CARL PHILIPP Emanuel Bach (1714-1788), the most important of the several creative sons of the great Johann Sebastian, was far more renowned than his father in his own time, but has been rather under-acknowledged in ours. No less a figure than Joseph Haydn acknowledged him as the greatest single influence in his own work, and, significantly, it was Emanuel's keyboard music that first excited Haydn.

When we hear Emanuel's music today, it is usually orchestral material--his extraordinary little symphonies and his concertos for various instruments. His chamber music is performed occasionally, and even a choral work or two. The keyboard music, which the composer himself identified as the most personal segment of his catalogue, has also been the most neglected.

The first recording of Emanuel's entire collection of 18 keyboard Fantasias, played by Evelyn Garvey (Spectrum SR-146; cassette SC-246), is as welcome as it is overdue. Garvey's splendid performances are in fact doubly welcome for being played on the sort of instrument for which this music was written, a Philip Belt copy of the 1786 Anton Walther fortepiano preserved in the Mozart house in Salzburg.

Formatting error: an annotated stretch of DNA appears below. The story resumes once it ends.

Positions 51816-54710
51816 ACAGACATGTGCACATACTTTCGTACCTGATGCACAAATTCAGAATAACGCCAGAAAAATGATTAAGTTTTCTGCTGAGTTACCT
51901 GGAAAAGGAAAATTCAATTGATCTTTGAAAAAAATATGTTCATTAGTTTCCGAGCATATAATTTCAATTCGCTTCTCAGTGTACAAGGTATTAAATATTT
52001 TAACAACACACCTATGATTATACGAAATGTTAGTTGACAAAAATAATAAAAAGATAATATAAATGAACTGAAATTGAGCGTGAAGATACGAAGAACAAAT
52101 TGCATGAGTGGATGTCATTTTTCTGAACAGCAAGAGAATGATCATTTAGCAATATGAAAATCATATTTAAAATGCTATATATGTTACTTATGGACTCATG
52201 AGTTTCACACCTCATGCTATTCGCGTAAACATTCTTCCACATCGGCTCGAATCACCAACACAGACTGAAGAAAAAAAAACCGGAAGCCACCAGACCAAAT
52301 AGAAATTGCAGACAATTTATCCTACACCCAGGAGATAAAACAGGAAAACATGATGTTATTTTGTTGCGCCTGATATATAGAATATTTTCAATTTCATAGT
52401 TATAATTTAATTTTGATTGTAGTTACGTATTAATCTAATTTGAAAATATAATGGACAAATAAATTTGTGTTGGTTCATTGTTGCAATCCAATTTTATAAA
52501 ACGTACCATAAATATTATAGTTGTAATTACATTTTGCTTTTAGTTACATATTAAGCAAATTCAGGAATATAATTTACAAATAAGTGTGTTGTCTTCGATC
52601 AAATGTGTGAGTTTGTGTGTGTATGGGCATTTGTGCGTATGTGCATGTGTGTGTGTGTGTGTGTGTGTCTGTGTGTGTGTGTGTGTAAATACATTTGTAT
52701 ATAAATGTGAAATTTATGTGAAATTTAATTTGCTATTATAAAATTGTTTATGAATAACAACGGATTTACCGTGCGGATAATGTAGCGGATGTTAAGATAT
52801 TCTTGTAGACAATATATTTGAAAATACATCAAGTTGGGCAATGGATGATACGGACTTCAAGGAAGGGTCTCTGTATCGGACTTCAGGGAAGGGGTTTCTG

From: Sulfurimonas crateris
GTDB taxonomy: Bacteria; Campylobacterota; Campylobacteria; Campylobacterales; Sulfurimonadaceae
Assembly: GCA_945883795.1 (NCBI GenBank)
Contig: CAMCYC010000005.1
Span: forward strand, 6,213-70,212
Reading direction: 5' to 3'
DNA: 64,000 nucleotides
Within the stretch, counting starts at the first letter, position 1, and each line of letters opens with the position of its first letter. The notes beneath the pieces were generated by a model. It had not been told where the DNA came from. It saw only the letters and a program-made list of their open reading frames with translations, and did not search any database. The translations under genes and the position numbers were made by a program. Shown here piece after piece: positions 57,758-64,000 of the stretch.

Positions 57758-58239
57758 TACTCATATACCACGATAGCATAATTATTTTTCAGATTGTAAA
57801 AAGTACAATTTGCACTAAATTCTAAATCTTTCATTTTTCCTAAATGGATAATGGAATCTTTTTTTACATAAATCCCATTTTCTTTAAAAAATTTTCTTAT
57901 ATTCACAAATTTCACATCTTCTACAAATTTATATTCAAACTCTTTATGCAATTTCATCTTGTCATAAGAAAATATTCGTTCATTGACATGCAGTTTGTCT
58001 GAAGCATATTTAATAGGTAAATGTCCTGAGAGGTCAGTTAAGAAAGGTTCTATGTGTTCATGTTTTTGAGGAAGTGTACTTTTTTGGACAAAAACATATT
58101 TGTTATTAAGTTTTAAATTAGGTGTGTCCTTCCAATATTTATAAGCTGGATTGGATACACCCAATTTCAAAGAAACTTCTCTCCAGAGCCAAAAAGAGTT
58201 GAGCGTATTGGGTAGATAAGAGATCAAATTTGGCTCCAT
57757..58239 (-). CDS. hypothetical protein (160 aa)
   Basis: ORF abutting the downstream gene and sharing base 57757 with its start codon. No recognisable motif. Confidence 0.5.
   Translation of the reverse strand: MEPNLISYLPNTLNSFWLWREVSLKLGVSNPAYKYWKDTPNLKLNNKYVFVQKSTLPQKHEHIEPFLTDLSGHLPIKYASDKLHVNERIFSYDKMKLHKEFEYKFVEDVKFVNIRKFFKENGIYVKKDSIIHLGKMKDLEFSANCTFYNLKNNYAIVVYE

It was the last of these 18 Fantasias that was specifically titled by the composer "C.P.E. Bach's Innermost Feelings." It is a brooding, probing piece in F-sharp minor, worthy to stand beside the great C minor Fantasy of Mozart and almost "pre-echoing" here and there the Funeral March in Beethoven's "Eroica" Symphony. At just under 12 minutes' playing time, it is also the longest of Emanuel's Fantasias, five of which are so pithy they run from only 16 to 49 seconds.

Not one of the 18 works, from the longest to the shortest, is less than fascinating. Among them are passages of the most forward-looking romantic expressionism and others recalling the keyboard style of Father Sebastian--often in quirky and totally unexpected juxtaposition to one another.

Garvey seems to be thoroughly inside this music, and the advantage of the fortepiano itself can hardly be exaggerated. In a comprehensive annotation almost as valuable as the fine performances themselves to anyone approaching this music for the first time, Garvey's University of Maryland faculty colleague E. Eugene Helm points out that, while some of the earlier pieces might be played on a harpsichord or clavichord, this is "the instrument specified by the composer for his most important fantasias, those composed between 1782 and 1787."

Helm calls our attention in particular to the instrument's advantage in negotiating the ornaments in these works--"trills, turns, mordents, etc. These quick and intricate little nests of notes, much favored by C.P.E. Bach, are nearly indigestible on the modern piano . . . yet are made pellucid by the light action of Philip Belt's fortepiano."

The music, the performance, and the instrument do add up to "a revelation," just as Helm claims, and his own contribution is quite invaluable as clarification of just what is being revealed. The recording itself is first-rate, the surfaces silent, and the offering of so important and thoroughly well-executed a production at so low a price should leave no one with much of an excuse for depriving himself of this experience.